Temple’s Elisabeth Subrin wins César Award for short film ‘Maria Schneider, 1983’
Professor Elisabeth Subrin earned France’s highest film honor for a short documentary honoring the late French actress Maria Schneider.
Elisabeth Subrin is a filmmaker dedicated to telling stories about misunderstood women. She found the perfect subject for her latest film, Maria Schneider, 1983. The project won best short documentary at February’s César Awards, France’s most prestigious film award ceremony, and has been screened at film festivals around the world, including at The 75th Cannes International Film Festival.
Maria Schneider, 1983 focuses on the late French actress Maria Schneider, who rose to fame at 19 years old when she starred in the 1972 film Last Tango in Paris. Audiences were enamored with the beautiful, young French actress, but what most people don’t know is that Schneider endured a traumatic and sexually explicit filming experience while on set.
“Her style and her rebelliousness made her sort of irresistible,” said Subrin, who has been a faculty member at Temple’s School of Theater, Film and Media Arts for 16 years. “I was interested in the schism between the salable claims that the film ‘ruined her life’ and the actual depth and complexity of a real woman who, while suffering the consequences of multiple traumas, continued to live on her own terms, as a lesbian, as an actress, as a complex human being.”
Maria Schneider, 1983 is based on an interview in which Schneider is aggressively pushed to discuss her traumatic experience filming Last Tango in Paris. The historic interview also touched on the dangers women face in the film industry and the difficulties of achieving gender equity in the industry. Subrin cast three different actresses to recreate the interview for her film, with each actress putting her own unique spin on the performance. Although Schneider was white, Subrin cast actresses of different identities to portray her: Aïssa Maïga, a Senegalese-French actress; Isabel Sandoval, a transgender Filipina actress and director; and Manal Issa, a French-Lebanese actress.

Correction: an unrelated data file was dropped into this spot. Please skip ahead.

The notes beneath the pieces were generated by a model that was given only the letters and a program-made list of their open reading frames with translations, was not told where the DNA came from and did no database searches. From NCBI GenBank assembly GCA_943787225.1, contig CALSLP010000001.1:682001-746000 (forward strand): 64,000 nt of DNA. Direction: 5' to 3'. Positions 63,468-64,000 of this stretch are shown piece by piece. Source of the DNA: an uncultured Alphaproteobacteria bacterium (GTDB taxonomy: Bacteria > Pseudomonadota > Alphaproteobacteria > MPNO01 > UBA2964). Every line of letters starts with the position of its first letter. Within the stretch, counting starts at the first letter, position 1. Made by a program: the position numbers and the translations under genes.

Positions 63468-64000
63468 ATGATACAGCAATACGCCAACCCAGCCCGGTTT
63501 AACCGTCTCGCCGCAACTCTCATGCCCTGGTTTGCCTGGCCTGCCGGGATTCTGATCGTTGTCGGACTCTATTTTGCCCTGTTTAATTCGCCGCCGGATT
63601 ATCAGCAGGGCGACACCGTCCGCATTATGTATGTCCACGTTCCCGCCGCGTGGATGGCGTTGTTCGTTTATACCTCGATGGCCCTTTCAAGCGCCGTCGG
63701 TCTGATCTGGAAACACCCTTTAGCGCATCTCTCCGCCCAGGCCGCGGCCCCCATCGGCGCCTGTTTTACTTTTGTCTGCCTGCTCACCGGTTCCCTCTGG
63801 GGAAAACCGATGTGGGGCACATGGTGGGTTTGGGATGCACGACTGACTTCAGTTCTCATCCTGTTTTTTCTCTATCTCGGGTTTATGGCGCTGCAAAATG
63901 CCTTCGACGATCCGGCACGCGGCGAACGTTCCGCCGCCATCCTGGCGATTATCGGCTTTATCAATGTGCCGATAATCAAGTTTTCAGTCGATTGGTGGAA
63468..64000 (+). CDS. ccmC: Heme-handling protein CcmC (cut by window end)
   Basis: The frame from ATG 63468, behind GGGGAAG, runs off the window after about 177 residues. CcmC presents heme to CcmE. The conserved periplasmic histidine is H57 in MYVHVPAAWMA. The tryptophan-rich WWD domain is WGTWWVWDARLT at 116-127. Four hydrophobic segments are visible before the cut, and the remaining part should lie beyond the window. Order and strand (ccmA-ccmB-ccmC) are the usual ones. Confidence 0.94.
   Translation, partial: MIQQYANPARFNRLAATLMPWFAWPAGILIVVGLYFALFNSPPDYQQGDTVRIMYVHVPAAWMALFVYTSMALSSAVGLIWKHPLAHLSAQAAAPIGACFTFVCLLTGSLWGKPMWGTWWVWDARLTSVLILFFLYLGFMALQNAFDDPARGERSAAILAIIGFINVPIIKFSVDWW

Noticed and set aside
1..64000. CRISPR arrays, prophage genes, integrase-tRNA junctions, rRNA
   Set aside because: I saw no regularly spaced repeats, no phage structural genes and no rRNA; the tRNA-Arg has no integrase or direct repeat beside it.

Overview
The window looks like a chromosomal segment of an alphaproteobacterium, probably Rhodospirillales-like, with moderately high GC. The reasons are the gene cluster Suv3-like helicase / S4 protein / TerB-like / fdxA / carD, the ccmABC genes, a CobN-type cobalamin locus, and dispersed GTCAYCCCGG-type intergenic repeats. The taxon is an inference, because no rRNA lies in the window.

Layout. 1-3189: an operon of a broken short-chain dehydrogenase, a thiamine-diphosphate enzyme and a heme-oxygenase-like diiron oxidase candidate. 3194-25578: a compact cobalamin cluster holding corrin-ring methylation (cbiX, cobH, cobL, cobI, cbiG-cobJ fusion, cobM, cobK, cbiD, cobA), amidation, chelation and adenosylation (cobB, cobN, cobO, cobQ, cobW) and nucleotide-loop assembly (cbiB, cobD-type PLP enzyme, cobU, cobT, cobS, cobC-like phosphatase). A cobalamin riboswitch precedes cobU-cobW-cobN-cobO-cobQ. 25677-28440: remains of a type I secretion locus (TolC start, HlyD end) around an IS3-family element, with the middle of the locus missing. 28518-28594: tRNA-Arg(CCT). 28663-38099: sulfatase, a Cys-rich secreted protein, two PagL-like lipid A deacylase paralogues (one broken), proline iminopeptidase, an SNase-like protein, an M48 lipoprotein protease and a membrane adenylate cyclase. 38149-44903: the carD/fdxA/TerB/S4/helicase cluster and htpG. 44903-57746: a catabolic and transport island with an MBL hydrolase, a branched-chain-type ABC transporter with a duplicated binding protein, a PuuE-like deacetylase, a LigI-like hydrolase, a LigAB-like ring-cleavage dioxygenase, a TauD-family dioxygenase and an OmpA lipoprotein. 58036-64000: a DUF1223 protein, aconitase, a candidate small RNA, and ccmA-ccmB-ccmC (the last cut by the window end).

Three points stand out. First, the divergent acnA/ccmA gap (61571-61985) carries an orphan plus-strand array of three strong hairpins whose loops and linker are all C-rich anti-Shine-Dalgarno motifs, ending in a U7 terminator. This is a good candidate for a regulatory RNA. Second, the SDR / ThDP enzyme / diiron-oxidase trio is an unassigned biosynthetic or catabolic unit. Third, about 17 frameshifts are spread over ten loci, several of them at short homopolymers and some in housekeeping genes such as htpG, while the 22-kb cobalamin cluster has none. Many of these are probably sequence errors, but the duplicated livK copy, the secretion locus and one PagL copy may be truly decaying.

“By expanding the legacy of Maria’s trauma and inviting different women’s experiences to speak to that trauma I wanted to remind the audience that the conversation about women is not just women with a capital W,” Subrin said. “There are diverse experiences, diverse prejudices and diverse problems we need to tackle in the industry.”
Subrin said the film isn’t meant to be truly biographical, but rather to ask the question of where Schneider would be today, 40 years after the interview took place, in an industry where women are still struggling for equal representation and opportunity. She invited Maïga and Sandoval to change words from Schneider’s interview to make it true to their own experiences in today’s film industry.
“Wildly, there were so few words that they changed, which is sad, because it means they deeply relate to everything Maria was saying in that interview,” Subrin said. It wasn’t until recently, she said, that the Sundance Institute, responsible for organizing the largest independent film festival in the United States, managed to achieve gender parity in its festival programming. Yet women are still underrepresented in the biggest movies from 2020 and 2021.